This week, we speak with “Bond King” Bill Gross, who has been a pioneer in fixed income investing for 43 years. Gross co-founded Pacific Investment Management Co. in 1971 and served as managing director and its chief investment officer. Gross managed PIMCO’s Total Return Fund, which at $293B was the world’s largest mutual fund. Gross advised Treasury on the role of subprime mortgage bonds, and was named Morningstar’s Fund Manager of Decade in 2010. He is the author of several books, including the just-published “I’m Still Standing: Bond King Bill Gross and the PIMCO Express.”
In the 1970s, the ERISA laws mandated diversification among asset managers, including geographically. The Newport Beach, Californa-based firm won AT&T’s pension fund as their first big client, and the floodgates opened.
We discuss his Investment Outlooks — IOs — which he penned each month as the firm’s way to “Say Hello” to the industry. They became an entree to meeting new clients.
We discuss the new book from Mary Child (podcast here) titled “The Bond King: How One Man Made a Market, Built an Empire, and Lost It All.” Gross cooperated with the book, answering questions and assisting in the fact-checking process.
He strongly disagrees with the accusation PIMCO manipulated the Treasury Department during the Financial Crisis: “We Didn’t Bully Anybody.” He notes that neither he nor the firm ever called anyone at Treasury or ever threatened to submarine the market. PIMCO was the largest holder of mortgage-backed bonds via Fannie Mae and Freddie Mac. Sure, they were the 800-pound gorilla in mortgage bonds, but Gross claims that was a strategic, not political advantage for the firm.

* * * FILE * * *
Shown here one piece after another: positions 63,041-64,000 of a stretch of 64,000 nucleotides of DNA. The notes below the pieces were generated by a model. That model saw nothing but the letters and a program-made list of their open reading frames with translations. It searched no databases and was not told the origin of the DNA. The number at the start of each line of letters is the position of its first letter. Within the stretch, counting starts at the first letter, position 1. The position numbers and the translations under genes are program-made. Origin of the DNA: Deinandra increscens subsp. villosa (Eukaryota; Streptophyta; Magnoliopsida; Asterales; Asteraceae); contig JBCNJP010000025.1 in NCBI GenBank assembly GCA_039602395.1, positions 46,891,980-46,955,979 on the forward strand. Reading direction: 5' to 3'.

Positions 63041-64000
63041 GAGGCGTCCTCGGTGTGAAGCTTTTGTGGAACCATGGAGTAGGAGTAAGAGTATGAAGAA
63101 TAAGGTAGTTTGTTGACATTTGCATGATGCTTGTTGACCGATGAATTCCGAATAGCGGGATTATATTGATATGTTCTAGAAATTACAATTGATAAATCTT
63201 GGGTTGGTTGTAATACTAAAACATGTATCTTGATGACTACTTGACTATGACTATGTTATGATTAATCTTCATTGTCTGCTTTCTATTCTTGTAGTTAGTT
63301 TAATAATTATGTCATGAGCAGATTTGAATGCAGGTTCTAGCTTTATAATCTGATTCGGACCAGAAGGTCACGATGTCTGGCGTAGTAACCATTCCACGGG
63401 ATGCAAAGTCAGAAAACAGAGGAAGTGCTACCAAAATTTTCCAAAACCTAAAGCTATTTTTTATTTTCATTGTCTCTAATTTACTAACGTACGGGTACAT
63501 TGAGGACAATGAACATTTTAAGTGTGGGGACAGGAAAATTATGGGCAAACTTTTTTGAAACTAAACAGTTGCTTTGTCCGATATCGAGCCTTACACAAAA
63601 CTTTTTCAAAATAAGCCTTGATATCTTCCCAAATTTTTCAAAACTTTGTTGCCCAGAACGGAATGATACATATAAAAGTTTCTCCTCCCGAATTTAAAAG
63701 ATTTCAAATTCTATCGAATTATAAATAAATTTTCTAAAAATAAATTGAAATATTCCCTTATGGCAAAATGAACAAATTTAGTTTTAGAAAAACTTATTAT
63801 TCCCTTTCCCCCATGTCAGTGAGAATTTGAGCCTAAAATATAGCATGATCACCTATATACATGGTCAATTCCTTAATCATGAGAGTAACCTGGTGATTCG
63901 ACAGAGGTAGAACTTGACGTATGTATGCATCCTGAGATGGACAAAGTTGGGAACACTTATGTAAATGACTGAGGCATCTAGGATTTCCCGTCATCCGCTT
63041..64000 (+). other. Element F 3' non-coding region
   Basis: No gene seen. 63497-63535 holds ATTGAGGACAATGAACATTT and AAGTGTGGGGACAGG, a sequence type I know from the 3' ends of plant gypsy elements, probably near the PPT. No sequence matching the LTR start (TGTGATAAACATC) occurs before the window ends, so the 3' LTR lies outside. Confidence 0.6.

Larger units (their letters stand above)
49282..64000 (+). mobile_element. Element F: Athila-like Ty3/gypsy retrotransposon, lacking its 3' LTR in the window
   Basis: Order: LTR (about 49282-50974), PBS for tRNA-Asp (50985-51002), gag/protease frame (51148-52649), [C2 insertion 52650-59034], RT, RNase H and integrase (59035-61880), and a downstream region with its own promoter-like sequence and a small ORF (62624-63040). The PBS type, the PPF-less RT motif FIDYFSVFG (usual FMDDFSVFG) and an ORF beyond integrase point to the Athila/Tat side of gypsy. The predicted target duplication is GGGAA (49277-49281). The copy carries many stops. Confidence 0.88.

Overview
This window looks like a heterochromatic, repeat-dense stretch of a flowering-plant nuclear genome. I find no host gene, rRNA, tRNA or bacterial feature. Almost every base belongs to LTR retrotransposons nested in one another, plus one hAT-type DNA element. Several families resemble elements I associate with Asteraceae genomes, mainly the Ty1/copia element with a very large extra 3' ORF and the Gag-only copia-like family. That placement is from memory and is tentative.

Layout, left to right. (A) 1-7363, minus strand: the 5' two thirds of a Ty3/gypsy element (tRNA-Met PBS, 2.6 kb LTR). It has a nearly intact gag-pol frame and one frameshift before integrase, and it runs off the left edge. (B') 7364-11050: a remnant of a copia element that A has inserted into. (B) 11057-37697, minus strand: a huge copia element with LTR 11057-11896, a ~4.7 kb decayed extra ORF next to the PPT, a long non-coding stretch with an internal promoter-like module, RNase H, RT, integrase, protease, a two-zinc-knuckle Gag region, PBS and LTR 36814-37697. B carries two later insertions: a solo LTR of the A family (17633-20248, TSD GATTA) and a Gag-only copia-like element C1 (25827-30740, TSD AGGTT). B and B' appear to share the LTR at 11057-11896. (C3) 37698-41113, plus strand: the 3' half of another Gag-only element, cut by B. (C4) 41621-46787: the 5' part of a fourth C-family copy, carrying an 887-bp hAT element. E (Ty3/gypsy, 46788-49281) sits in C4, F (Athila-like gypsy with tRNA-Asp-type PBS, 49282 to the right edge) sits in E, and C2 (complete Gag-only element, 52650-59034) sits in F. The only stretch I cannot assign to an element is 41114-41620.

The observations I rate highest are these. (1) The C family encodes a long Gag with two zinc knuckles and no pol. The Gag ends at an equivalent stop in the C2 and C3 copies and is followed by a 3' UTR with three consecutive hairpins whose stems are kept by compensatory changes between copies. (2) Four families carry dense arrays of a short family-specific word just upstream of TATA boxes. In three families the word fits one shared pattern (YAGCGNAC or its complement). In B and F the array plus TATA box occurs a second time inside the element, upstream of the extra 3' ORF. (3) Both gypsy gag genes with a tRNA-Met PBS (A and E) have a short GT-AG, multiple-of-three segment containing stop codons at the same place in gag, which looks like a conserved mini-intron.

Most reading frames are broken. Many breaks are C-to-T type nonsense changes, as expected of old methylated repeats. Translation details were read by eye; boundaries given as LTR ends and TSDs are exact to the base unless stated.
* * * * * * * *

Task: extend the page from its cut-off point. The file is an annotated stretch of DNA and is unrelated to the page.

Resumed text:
Gross tells how traumatic it was to get fired after 43 years, and he noted, “When you kill the King you better make sure he is dead.” He says he was never erratic but “I always was a quirky character.”
He blames two factors for his firing: First, he said he was in favor of low fees, but PIMCO wanted to raise fees, including various “2 & 20” funds. But the big reason according to Gross was the gigantic bonuses he and Mohammed El Arian were getting. If Gross was fired, (El Arian had already moved on), that’s half a billion dollars in annual bonuses to be divvied up among the rest of the senior leadership. “I was 72 and they thought it was time for me to go.”
We also discuss the state of the bond market now — he believes the Fed is “way behind the curve” and that 4-5% Inflation is “baked into the cake for the next few years.” He believes that 50 or 100 bps is about as much as the economy can take. “Bonds are definitely something to avoid” Gross observes.
You can stream and download our full conversation, including the podcast extras on iTunes, Spotify, Stitcher, Google, Bloomberg, and Acast. All of our earlier podcasts on your favorite pod hosts can be found here.
Be sure to check out our Masters in Business next week with Jonathan Lavine, co-managing partner of Bain Capital, and Bain Capital Credit’s Cheif Investment Officer. He is co-chair of the Board of Trustees of Columbia University.
Bill Gross Favorite Books
An American Childhood by Annie Dillard
Pilgrim at Tinker Creek by Annie Dillard
The Age of AI: And Our Human Future by Henry A Kissinger, Eric Schmidt, and Daniel Huttenlocher
Nothing to Be Frightened Of by Julian Barnes
Bill Gross Authored Books
I’m Still Standing: Bond King Bill Gross and the PIMCO Express by William Gross
Bill Gross on Investing by William Gross